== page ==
The inscription states that Quinctius Valgus and Marcus Porcius paid for the amphitheatre whilst holding the highest magistracy, the duovirate with censorial powers. This role, election for which was held every five years, gave Porcius and Valgus the authority to revise the citizen rolls of Pompeii, as well as the membership of the town council, the ordo decurionum. The power of granting citizenship therefore represented a political opportunity, with both men able to issue, or indeed remove, it as means to garner and reward supporters and neutralise local opposition. It is clear from the text of the inscription that little interest was paid to conciliating this local population; the amphitheatre was built coloniae honoris
causa, and the area in which it was built they gave colonis locum in perpetuum. Both the monument and the land were given to the colonists, and permanently. Although in a legal sense there was no difference between the citizenship of the colonists and the inhabitants of Pompeii, there can be little misunderstanding that on a social level, the amphitheatre was for the use and enjoyment of the Roman colonists first and foremost (Bomgardner, The Story of the Roman Amphitheatre, p. 41; Zanker, Pompeii, p. 70). The inscription gives the title of the building as spectacula, rather than the Greek ἀμφιθέατρον, amphitheatron, which was a clear statement of the Roman nature of the entertainment that it would stage: the wild beast hunts and gladiatorial combats that had developed in central Italy, and which celebrated bloodshed, rather than the popular entertainment of Greek theatre which had its place in the 2nd century BCE Large Theatre on the southern edge of the town (Ling, Pompeii’s Public Landscape, p. 120).
The structure of the amphitheatre was also a visibly Roman innovation; although gladiatorial games had taken place in Pompeii for many years before, as in other Italian cities these spectacles had taken place in temporary enclosures within the Forum. The size and permanence of the building was, as Zanker has stated, “out of proportion in every respect for a medium-sized country town,” and although Puteoli and Cumae were soon to follow suit with stone amphitheatres of their own, the size of the building in Pompeii was unprecedented. Capable of holding 20,000 spectators, it is clear that visitors from outside of Pompeii were to be regularly expected, perhaps other Sullan veterans from nearby settlements such as Nuceria and Abellinum (Zanker, Pompeii, p. 69). The arrangement of the seating also reinforced the rigid social hierarchy of Rome; the best seats, closest to the arena, were undoubtedly reserved for the most important Roman citizens of the colony, the chief magistrates, the decuriones (councillors), patroni (honorary members of the local senate) and those holding the chief priesthoods of the town. The rest of the Roman colonists would have occupied the ima cava, on account of their superior Roman citizenship, with the media cava reserved for the newly enfranchised inhabitants of Pompeii, who although citizens in a legal sense, were not considered as of the same equal status as the colonists (Bomgardner, The Story of the Roman Amphitheatre, p. 41). The arrangements of the amphitheatre therefore acted as a continual reminder of the new social order of the town and the dominance of the Roman colonists. This dramatic change to the urban fabric of Pompeii communicated the power of the Roman administration and the honour bestowed upon the town through the presence of the colonists. The amphitheatre was a prestige monument, and together with the inscription stressed the good fortune that Roman rule had brought to the town. It symbolised the cultural interests of the colonists and, as Bomgardner has stated, was “designed to flaunt the Romanitas of the new colony” (The Story of the Roman Amphitheatre p. 41).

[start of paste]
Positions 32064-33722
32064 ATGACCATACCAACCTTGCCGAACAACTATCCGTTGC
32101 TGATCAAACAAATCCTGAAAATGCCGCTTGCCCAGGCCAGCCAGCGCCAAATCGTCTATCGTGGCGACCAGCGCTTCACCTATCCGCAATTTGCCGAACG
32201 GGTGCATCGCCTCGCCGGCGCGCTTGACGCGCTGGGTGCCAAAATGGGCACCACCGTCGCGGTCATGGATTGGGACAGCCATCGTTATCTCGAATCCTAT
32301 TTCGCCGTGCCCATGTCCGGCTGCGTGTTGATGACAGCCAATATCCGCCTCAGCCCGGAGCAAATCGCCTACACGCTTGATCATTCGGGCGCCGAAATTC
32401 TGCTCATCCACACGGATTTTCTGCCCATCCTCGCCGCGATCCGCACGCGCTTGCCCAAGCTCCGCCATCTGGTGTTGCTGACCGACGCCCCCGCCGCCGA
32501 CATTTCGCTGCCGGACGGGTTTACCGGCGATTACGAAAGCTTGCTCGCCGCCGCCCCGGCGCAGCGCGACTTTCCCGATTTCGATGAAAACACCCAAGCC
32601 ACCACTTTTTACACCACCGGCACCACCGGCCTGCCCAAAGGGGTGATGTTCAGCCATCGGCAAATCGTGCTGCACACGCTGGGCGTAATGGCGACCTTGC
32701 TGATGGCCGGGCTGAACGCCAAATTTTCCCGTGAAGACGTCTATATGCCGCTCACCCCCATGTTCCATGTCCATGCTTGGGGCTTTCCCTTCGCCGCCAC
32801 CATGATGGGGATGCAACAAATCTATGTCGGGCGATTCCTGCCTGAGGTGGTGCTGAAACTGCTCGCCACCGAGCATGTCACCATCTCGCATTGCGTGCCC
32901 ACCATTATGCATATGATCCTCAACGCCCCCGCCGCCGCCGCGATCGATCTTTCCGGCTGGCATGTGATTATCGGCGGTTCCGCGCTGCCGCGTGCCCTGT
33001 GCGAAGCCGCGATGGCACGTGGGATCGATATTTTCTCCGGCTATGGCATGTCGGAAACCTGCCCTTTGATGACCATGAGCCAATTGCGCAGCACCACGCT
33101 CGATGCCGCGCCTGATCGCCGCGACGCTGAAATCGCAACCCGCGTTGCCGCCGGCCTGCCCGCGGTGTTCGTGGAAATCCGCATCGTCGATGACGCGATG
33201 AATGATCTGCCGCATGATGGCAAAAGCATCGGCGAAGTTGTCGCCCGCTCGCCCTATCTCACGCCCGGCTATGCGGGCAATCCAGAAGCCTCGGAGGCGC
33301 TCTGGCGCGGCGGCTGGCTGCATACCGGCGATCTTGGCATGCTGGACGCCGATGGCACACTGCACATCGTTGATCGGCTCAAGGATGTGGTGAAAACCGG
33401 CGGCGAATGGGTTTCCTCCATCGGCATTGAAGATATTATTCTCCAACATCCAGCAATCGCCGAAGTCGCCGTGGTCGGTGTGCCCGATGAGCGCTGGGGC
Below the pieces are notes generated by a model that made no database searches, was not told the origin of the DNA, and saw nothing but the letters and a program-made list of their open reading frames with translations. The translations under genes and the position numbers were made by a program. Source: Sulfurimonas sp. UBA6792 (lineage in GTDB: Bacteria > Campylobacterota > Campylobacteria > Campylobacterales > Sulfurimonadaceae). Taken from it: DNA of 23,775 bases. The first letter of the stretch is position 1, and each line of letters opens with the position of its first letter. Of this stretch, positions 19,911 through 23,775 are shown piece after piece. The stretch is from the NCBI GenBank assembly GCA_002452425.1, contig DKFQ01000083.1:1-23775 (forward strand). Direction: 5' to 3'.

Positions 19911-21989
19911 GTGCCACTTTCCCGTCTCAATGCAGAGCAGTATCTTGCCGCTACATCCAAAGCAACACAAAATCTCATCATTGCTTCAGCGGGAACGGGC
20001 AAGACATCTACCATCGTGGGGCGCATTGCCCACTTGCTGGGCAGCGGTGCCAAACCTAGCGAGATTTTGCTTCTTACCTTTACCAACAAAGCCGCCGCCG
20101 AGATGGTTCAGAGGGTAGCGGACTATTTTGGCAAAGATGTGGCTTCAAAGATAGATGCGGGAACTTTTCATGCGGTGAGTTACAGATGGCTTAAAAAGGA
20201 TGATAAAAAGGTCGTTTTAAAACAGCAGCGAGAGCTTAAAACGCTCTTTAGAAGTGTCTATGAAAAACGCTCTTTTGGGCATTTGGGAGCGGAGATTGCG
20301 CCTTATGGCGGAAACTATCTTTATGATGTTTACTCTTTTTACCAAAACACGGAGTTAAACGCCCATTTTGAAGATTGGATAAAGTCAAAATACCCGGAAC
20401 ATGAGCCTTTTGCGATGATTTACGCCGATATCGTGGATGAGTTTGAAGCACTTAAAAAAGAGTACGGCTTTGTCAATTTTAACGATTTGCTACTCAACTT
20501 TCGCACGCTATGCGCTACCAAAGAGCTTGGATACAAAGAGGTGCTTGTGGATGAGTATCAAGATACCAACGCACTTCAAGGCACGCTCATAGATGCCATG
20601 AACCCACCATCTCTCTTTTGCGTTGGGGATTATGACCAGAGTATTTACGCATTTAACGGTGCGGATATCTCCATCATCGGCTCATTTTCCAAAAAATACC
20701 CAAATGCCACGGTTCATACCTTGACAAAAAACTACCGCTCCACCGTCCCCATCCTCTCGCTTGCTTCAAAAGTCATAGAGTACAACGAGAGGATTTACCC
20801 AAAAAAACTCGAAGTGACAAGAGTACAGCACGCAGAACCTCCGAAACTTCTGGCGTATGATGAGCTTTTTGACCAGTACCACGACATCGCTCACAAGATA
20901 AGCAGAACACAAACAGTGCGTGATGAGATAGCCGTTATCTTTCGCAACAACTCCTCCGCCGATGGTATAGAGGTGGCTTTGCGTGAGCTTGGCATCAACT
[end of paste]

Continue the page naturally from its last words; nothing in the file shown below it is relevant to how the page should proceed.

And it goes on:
Keywords in the original language: